We just got back from Eastercon in Manchester (Mancunicon), and it was awesome. It felt like there was more diverse and interesting (to me) programming than last year, and I took part in my first panels, which was balling.
A huge thanks to the committee and the panellists and audiences for fascinating, respectful and educational discussions. I feel at least 18% smarter now than before I went.
There was so much great fiction recommended it was hard to keep up. Here’s a round up from the panels I was on.
Image: My favourite sketch I did at Mancunicon. ‘Man Fascinated by Panel’ :)
Supporting the Short Stuff
Val Nolan, Ruth EJ Booth, Matthew Hughes, Juliet Kemp
We didn’t solve the challenges in the market, but we did talk about using new media (Youtube, Snapchat) to engage new readers, as well as the fact that magazines are a precipitous business no matter what their subject matter.
Discussion ranged over the health of the short fiction landscape, Kickstarter fatigue, and whether short stories were fine art (therefore expected to support themselves through fundraising and philanthropy) or entertainment (therefore a small business).
My recommendations for some smaller short fiction magazines to read were:
Lontar, Journal of South East Asian Speculative Fiction
Interfictions – A Journal of Interstitial Arts
Omenana – Speculative fiction writing from across Africa and the African Diaspora
Delinquent’s Spice – Bringing together lesser known folk and fairy-tale types
Fireside Fiction – A magazine covering many genres, just great stories.
Lastly, a huge thank you to the person to came up to me later in the con and said how much they’d enjoyed this panel, were going to check out the podcast, and felt like the recommendations had given them a way into short fiction. You made my day :)
Radicalism in World building
I was totally schooled in radical thinking, fiction and academic critique by my wonderful co-panellists Kate Wood, Graham Sleight and Jude Roberts. My contribution was mainly to ask them what the words they were saying meant. I learned a new one, heterotopia.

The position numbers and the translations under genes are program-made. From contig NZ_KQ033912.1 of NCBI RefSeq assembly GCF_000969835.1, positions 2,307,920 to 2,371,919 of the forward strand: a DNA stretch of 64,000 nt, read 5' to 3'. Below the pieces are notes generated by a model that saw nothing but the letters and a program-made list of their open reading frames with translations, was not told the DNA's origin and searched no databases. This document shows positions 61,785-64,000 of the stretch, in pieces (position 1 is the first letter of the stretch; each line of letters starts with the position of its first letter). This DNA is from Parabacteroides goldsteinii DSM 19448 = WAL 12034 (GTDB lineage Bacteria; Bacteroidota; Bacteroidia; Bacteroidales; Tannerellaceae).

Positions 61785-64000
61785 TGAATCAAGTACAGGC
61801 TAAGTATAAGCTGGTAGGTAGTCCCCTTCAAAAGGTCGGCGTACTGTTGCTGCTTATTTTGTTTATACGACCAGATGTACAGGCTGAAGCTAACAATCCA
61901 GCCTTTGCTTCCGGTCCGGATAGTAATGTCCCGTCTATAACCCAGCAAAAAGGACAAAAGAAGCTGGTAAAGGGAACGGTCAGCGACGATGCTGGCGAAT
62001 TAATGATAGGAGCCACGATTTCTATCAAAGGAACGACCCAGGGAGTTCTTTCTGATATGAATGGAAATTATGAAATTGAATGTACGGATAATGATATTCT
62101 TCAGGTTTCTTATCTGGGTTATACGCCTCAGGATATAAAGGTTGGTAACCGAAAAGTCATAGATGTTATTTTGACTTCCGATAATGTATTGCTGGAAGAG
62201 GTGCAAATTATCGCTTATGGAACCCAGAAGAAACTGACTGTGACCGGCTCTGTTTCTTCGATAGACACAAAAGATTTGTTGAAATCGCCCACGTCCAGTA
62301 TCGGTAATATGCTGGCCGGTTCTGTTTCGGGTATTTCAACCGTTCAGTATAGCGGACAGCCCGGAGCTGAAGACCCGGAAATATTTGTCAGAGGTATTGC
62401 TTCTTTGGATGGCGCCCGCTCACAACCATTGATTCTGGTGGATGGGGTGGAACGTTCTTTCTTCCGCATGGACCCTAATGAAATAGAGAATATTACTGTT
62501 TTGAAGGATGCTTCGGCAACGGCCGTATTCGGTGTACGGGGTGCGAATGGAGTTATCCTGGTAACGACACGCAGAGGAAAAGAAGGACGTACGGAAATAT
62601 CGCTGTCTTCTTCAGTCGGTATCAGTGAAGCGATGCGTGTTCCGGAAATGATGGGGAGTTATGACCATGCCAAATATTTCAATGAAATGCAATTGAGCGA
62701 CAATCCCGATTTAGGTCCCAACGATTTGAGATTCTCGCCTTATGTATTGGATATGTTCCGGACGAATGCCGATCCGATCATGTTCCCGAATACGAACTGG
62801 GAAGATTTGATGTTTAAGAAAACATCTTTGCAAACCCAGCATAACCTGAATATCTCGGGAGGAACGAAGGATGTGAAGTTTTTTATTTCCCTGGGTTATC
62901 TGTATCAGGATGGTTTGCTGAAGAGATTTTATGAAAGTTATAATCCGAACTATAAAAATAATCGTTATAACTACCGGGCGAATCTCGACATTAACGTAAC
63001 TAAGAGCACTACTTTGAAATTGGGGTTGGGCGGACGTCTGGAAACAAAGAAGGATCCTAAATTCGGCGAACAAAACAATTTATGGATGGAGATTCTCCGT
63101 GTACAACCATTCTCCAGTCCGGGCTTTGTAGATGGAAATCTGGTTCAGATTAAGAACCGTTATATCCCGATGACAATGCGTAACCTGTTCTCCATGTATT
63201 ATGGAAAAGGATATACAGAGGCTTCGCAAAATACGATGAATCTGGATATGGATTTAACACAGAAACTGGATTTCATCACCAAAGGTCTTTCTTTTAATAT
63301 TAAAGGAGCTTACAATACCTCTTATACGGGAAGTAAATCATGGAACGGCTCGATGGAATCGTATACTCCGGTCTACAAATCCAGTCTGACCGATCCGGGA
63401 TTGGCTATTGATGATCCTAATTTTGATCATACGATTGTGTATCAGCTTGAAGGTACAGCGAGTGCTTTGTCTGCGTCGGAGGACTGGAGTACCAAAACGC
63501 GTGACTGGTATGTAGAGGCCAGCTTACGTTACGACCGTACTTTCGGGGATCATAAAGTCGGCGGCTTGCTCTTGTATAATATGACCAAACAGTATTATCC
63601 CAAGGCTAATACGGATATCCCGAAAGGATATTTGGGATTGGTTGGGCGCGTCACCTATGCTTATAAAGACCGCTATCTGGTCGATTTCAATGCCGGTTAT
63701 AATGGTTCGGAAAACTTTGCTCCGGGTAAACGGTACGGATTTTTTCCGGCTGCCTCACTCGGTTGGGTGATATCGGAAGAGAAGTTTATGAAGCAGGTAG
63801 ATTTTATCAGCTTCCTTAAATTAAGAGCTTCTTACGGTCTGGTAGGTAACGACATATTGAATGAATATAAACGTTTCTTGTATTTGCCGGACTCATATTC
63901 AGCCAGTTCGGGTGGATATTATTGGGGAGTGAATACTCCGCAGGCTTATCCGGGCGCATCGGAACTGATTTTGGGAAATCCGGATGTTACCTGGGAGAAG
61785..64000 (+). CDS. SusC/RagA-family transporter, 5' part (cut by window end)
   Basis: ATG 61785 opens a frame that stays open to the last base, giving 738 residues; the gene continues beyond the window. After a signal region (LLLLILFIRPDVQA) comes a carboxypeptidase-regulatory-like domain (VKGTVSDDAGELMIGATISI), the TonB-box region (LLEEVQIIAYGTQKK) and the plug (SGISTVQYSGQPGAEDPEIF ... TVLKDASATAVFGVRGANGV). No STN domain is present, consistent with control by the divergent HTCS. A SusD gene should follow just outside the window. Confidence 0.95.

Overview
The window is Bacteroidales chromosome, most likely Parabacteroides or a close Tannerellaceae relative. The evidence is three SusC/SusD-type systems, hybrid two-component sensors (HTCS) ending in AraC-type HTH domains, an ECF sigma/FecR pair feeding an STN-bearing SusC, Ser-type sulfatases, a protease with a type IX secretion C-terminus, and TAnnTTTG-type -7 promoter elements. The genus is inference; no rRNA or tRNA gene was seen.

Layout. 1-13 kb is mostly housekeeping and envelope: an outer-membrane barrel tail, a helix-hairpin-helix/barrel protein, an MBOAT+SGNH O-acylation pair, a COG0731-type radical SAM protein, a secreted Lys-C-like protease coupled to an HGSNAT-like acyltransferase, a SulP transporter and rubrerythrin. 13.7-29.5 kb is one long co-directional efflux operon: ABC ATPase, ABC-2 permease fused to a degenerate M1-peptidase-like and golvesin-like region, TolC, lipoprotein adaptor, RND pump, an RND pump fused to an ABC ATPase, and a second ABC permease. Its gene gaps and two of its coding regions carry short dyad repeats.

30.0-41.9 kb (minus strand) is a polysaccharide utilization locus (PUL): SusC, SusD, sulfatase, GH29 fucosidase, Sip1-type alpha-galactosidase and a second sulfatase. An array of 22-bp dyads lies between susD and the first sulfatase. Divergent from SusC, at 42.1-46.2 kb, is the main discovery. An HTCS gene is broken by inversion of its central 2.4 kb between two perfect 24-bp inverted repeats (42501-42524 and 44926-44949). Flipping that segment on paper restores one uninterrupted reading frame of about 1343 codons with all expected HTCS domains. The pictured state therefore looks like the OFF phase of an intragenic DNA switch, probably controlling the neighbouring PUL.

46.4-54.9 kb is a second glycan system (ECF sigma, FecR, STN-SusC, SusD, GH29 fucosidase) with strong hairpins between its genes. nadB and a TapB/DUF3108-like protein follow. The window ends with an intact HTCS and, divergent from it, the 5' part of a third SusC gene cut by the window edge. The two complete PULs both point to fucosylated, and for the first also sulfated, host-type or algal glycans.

In no particular order, the fiction we talked about:
- Player of Games, by Iain M. Banks
- When it Changed, by Joanna Russ
- Houston Houston do you Read Me? by James Tiptree Jr.
- Snow Crash, by Neal Stephenson
- Infotopia, by Cass Sunstein
- Left Hand of Darkness, by Ursula K Le Guin
- Lagoon, by Nnedi Okorafor
- Written Body, by Jeanette Winston
- Greg Egan’s short fiction
- Omnisexual, by Geoff Ryman
- Frederic Jameson (literary critic)
- Pomona, a play by Alistair McDowall
The Year ahead And The Year Just gone in Science Fiction
with Johan Anglemark (mod), Martin Wisse, Niall Harrison, Nina Allen
All around, we were excited by a lot of fiction in 2015 & 16. Here’s a quick run down. It’s enough to keep me going til 2017 I think.
- Half-Resurrection Blues, by Daniel Jose-Older
- Apex World Book of SF4, ed. Mahvesh Murhad and Lavie Tidhar
- Tamsyn Muir’s stories Union (Clarkesworld) and The Deepwater Bride (F&SF)
- Hungry Daughters of Starving Mothers, by Alyssa Wong (Nightmare)
- Binti, by Nnedi Okorafor
- The Killing Jar, by Laurie Penny in Motherboard
- Hurricane Heels, by Isabel Yap in The Book Smugglers
- Paper Menagerie by Ken Liu
- People of Colour Destroy Science Fiction
- A Natural History of Hell by Jeff Ford
- If Then – Matthew de Abaitua
- Find Me – Laura Van Den Berg
- The Shore – Sara Taylor
- Rawblood – catriona Ward
- Sorcerer of the Wildeeps – Kai Ashante Wilson
- Hystopia, by David Means
- When the Floods Came, by Claire Morrall
- Graft, by Matt Hill
- The Sunlight Pilgrims, by Jenni Fagan
- Gold Fame Citrus, by Claire Vaye Watkins
- The Devourers, by Indra Das
- Signs Preceding the End of the World, by Yuri Herrera
- The Grace of Kings, by Ken Liu
- The Glorious Angels, by Justina Robson
- The Swan Book, by Alexis Wright
- Ninefox Gambit, by Yoon Ha Lee
- What is Yours is not Yours, by Helen Oyeyemi
- Version Control, by Dexter Palmer
- The Winged Histories, by Sofia Samatar
- The Core of the Sun, by Johanna Sinisalo
I didn’t catch all of Martin’s recommendations, but here’s the ones I did:
- The Long Way to a Small, Angry Planet, by Becky Chambers
- Otherbound & On the Edge of Gone, by Corinne Duyvis
There were so many panels I wanted to see, but couldn’t. It was always tough to decide what to go to. I’m especially interested if anyone has a round up from the Spanish or African SFF panels, I’d love to see them.